Abstract:The nation’s transportation networks including its roads, highways and bridges are aging and deteriorating at an increasing and rapid rate. The vulnerability of these aging networks of roads and bridges is exacerbated when they are subjected to natural disasters such as earthquakes and hurricanes which often cause severe disruption of the level of service provided by these transportation networks. Significant financial and construction resources are needed to complete the highway reconstruction and rehabilitation projects required to repair these aging and damaged transportation networks and bringing them to acceptable levels. The lack of sufficient resources to complete these highway construction projects concurrently requires effective and efficient utilization of these limited financial and construction resources in order to satisfy multiple and often conflicting objectives. Accordingly, there is a pressing need for new decision support models that are capable of: (1) analyzing the impact of reconstruction/rehabilitation efforts on the performance of transportation networks; (2) optimizing post-disaster reconstruction efforts of damaged transportation networks in order to simultaneously minimize reconstruction costs and network service disruption; and (3) optimizing highway rehabilitation of deficient transportation networks in order identify optimal program(s) that maximize net societal benefits while minimizing the level of service disruption experienced by travelers during the construction efforts. First, a highway service disruption model is developed to support measuring and evaluating the expected disruption in the level of service provided by aging and damaged transportation networks during highway reconstruction and rehabilitation projects. The model considers the impact of construction projects and their dynamic nature on the functional performance of aging and damaged transportation networks during reconstruction and rehabilitation efforts. The capabilities of the developed model in assessing the service disruption in aging and damaged transportation networks, include: (1) considering the dynamic nature of construction operations and activities and identifying their expected impact on the functional performance of aging and damaged transportation networks during reconstruction and rehabilitation efforts; (2) accounting for the rationality of travelers in choosing which route/detour to use to reach their destinations; and (3) evaluating the overall loss/savings in network travel time of the aging and damaged transportation networks during highway reconstruction and rehabilitation efforts. These new and unique capabilities of the developed model should prove useful to decision makers and planners in departments of transportation (DOTs) and should contribute to planning and optimizing highway reconstruction and rehabilitation efforts. Second, resource utilization model and multi-objective optimization models are developed to enable an efficient and effective reconstruction process for damaged transportation networks in the aftermath of natural disasters. The developed models provide a number of new and unique capabilities in generating optimal tradeoffs between network service disruption and reconstruction cost. These capabilities include: (1) considering the impact of the limited availability of resources on scheduling the reconstruction efforts for damaged transportation networks; (2) evaluating the service disruption in the damaged transportation network during the reconstruction efforts; and (3) optimizing the utilization of reconstruction resources to minimize the network service disruption of damaged transportation networks while keeping the reconstruction costs to a minimum. These new and unique capabilities of the developed models should prove useful to decision makers and planners in emergency management agencies and should contribute to enhancing the planning of reconstruction efforts for damaged transportation networks after natural disasters. Third, a highway rehabilitation planning and optimization model is developed to enable efficient and effective rehabilitation of aging transportation networks. This model incorporates four new modules that provide new capabilities in generating optimal tradeoffs between maximizing net rehabilitation benefits and minimizing network service disruption. These capabilities are demonstrated in the ability of the developed rehabilitation planning and optimization model to consider a number of practical highway rehabilitation requirements, including: (1) considering the impact of the limited availability of funding on planning rehabilitation efforts for aging transportation networks; (2) evaluating the expected service disruption and road user savings during and after completion of rehabilitation efforts; (3) estimating the expected net benefits of rehabilitation programs; and (4) optimizing the allocation of financial resources to maximize net rehabilitation benefits and minimize network service disruption. These new and unique capabilities of the research developments presents in this chapter should prove useful to decision makers and planners in departments of transportation (DOTs) and should contribute to enhancing the planning of rehabilitation efforts for aging transportation networks. The main research developments of this study are expected to contribute to the advancement of current practices in highway construction planning and optimization and can lead to: (1) accelerating the completion of highway reconstruction and rehabilitation projects and minimizing the service disruption experienced by travelers during the construction work; (2) optimizing the allocation of limited budgets and financial resources to competing highway projects; and (3) improving the utilization efficiency of construction resources in highway projects and therefore increasing their productivity.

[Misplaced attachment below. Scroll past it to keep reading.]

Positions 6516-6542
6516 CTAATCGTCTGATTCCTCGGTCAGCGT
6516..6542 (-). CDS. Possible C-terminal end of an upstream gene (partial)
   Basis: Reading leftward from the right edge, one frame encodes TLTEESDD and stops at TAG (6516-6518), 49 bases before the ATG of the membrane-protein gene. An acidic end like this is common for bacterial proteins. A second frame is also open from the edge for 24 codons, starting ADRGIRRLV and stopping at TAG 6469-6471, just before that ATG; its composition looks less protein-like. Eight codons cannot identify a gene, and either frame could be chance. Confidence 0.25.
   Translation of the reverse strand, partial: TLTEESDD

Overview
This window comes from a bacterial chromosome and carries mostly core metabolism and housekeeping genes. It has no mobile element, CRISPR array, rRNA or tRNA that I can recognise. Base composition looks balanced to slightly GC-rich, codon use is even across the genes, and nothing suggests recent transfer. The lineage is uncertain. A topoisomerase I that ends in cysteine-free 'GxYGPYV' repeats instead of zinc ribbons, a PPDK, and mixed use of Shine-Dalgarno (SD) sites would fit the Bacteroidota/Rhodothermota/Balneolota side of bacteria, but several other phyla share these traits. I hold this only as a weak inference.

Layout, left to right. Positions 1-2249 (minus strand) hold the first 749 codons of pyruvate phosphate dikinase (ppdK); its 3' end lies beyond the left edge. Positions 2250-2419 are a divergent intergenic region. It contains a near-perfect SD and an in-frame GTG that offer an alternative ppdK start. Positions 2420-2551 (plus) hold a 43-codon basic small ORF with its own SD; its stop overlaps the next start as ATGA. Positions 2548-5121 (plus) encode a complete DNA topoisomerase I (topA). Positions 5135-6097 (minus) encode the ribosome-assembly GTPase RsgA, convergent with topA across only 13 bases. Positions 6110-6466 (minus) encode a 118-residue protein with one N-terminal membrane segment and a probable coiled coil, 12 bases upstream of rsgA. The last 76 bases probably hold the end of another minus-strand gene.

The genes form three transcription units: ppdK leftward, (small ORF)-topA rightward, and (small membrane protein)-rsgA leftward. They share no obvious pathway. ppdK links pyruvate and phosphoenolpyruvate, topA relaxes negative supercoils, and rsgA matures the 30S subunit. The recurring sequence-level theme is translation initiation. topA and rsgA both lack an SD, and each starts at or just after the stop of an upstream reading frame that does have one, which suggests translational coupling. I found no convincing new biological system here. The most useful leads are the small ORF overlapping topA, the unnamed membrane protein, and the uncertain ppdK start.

Issue Date:2010-08-20
URI:http://hdl.handle.net/2142/16751
Rights Information:Copyright 2010 Wallied Orabi
Date Available in IDEALS:2010-08-20
Date Deposited:2010-08


This item appears in the following Collection(s)

Item Statistics